Common Sense Review
Updated September 2013

Doodle Fit 2: Around the World

Souped-up sequel still challenges spatial reasoning
Common Sense Rating 4
Teacher Rating
Not Yet Rated
  • Kids can choose to play alone, connect with friends or anonymous players over the network, or solve puzzles published by the community.
  • Levels are now organized by countries starting with USA and then moving to Mexico, and kids can browse a rotatable globe but really the geography lesson ends there.
  • kids must use a collection of four-unit blocks plus rods to recreate a larger shape without empty spaces or overlaps.
  • In-app purchases and game networking options could be concerns for teachers.
  • Featured community puzzle Roswell includes a spaceship and saguaro cactus while the Einstein puzzle has some hairy appendages.
Pros
Kids learn the geometry concept of area through fun thematic puzzles, and apply their knowledge creatively.
Cons
Kids aren’t encouraged to try multiple solutions; in-app purchases and game networking options could be concerns for teachers.
Bottom Line
Game-style puzzles teach area and units through creativity and competition.
Leslie Crenna
Common Sense Reviewer
Common Sense Rating 4
Engagement Is the product stimulating, entertaining, and engrossing? Will kids want to return? 4

Slick graphics and colorful puzzles will draw kids in. Game mode, achievements, and challenges will keep them playing.

Pedagogy Is learning content seamlessly baked-in, and do kids build conceptual understanding? Is the product adaptable and empowering? Will skills transfer? 3

Create-your-own mode infuses creativity. Help is still mostly limited to explaining how to play and lacks puzzling strategy.

Support Does the product take into account learners of varying abilities, skill levels, and learning styles? Does it address both struggling and advanced students? 4

Creation community extends learning and interest. Hints are helpful and easy to access.

About our ratings and privacy evaluation.
How Can Teachers Use It?

Teachers can use Doodle Fit 2 to teach area and unit concepts to third graders. If email accounts are possible and individual devices are available, you can hook students by challenging pairs or small groups to complete puzzles fast in timed mode. Once reeled in, you might lead a whole-group discussion about the experience and the individual blocks — exploring unit concepts along the way. Individual or small group activities include creating new puzzles of a particular area (and shape for fun or to reinforce shapes) or perhaps puzzles made with a certain selection of blocks to be described in terms of units. Students could also use the game to reinforce spatial reasoning skills as homework or a learning center assignment. Teachers and students could use statistics to measure improvements in speed before and then after learning activities or host challenges to find multiple solutions.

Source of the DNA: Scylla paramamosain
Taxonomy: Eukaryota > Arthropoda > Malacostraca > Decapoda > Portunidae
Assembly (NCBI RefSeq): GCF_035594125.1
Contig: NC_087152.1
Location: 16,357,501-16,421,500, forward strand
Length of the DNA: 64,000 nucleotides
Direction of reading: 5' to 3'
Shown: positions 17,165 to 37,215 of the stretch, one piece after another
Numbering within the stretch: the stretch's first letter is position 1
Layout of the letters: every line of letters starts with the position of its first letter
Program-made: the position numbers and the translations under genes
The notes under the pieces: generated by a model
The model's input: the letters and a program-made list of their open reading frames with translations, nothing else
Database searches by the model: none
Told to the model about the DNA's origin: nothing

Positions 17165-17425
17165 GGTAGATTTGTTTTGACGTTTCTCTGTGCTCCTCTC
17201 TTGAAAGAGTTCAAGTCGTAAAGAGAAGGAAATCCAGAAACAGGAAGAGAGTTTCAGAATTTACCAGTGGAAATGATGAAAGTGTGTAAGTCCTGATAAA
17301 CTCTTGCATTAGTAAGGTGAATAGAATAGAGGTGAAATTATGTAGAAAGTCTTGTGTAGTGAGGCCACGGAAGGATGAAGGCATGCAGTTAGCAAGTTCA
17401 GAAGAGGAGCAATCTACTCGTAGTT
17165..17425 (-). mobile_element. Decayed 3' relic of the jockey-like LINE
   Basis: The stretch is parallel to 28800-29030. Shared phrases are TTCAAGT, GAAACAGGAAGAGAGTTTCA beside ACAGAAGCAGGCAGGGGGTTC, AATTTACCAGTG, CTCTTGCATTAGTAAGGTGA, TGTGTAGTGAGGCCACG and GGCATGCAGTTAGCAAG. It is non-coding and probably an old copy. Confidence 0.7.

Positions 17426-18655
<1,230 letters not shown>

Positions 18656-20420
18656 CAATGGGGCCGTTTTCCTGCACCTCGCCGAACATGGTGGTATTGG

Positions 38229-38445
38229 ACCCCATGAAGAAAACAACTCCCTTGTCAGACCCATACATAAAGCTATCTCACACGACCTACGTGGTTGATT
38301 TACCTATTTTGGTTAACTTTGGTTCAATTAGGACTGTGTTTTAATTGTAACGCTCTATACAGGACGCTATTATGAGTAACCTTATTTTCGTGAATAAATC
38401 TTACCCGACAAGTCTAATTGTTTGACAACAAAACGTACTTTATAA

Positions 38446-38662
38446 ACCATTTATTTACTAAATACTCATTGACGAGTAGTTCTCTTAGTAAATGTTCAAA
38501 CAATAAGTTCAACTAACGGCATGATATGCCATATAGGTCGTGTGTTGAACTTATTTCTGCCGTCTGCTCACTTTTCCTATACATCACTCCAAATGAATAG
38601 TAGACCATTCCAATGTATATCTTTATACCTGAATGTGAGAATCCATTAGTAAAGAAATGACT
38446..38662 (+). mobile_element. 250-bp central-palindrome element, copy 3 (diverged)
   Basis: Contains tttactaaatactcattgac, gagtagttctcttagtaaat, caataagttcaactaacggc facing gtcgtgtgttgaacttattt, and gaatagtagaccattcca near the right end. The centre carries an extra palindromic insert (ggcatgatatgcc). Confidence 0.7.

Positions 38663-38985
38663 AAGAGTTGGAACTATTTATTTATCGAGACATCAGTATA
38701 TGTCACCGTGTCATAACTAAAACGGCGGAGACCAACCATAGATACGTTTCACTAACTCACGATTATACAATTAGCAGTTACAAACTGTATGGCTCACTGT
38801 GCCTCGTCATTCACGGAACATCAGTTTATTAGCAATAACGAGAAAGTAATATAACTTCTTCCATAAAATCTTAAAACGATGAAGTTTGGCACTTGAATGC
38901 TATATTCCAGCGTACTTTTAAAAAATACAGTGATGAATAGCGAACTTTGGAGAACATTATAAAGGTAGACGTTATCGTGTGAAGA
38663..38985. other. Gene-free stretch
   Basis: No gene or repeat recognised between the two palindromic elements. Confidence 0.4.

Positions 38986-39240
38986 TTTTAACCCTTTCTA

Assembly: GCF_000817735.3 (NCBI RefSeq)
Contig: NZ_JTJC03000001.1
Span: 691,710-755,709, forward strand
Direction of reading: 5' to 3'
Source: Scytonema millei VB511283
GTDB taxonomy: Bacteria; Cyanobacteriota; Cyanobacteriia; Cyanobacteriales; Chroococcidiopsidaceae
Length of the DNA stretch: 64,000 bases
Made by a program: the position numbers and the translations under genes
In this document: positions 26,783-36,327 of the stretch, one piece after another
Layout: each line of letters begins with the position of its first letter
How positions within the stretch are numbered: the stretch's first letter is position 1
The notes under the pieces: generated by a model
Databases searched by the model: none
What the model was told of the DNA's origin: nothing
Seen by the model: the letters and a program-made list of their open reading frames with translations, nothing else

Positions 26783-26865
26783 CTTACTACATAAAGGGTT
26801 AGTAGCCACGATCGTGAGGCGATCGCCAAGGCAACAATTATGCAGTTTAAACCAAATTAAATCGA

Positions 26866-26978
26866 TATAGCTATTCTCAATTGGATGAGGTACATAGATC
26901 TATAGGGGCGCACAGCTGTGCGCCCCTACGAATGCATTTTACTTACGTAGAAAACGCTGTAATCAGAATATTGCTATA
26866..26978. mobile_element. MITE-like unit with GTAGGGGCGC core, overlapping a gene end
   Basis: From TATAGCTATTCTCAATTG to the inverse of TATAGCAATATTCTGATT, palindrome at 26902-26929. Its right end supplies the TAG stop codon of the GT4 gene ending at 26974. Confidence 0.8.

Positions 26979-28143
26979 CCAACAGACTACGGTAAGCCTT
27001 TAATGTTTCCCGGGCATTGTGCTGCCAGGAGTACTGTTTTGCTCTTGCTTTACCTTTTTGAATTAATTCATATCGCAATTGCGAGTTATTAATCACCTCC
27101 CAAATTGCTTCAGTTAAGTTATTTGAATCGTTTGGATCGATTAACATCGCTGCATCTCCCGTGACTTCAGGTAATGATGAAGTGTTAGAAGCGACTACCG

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What's It Like?

Doodle Fit 2: Around the World is a gaming version of the original Tetris-style puzzler, Doodle Fit. While it stays true to its basic puzzling roots and even adds a new create-your-own mode, required and lengthy email registration and confirmation, required gaming and scoring networks, and in-app purchases all combine to up the appropriate target age and make it a bit iffy for school use.

As with the original, kids must use a collection of four-unit blocks plus rods from two to five units long, a three unit angle, and a single unit to recreate a larger shape without empty spaces or overlaps. The inability to rotate shapes makes the game a bit easier but larger continuous-area shapes can really challenge. Kids can choose to play alone, connect with friends or anonymous players over the network, or solve puzzles published by the community. The original Doodle Fit remains a good choice especially if email registration or online play aren't possible. As of review time, the Android version downloads and opens but crashes after network sign in.

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Is It Good For Learning?

Doodle Fit 2: Around the World puts puzzling in the palm for third graders learning about area and units. The best news is a new create-a-level function that challenges kids to make thematic puzzles of their own to share. Featured community puzzle Roswell includes a spaceship and saguaro cactus while the Einstein puzzle has some hairy appendages. Levels are now organized by countries starting with USA and then moving to Mexico, and kids can browse a rotatable globe but really the geography lesson ends there. Hints are earned one for every two puzzles solved but in-app hint packs are available for a price. The equivalent of progress tracking, in this case, getting to see puzzle solutions for those with more than one, has disappeared from the original, discouraging kids from trying additional possible solutions.

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See how teachers are using Doodle Fit 2: Around the World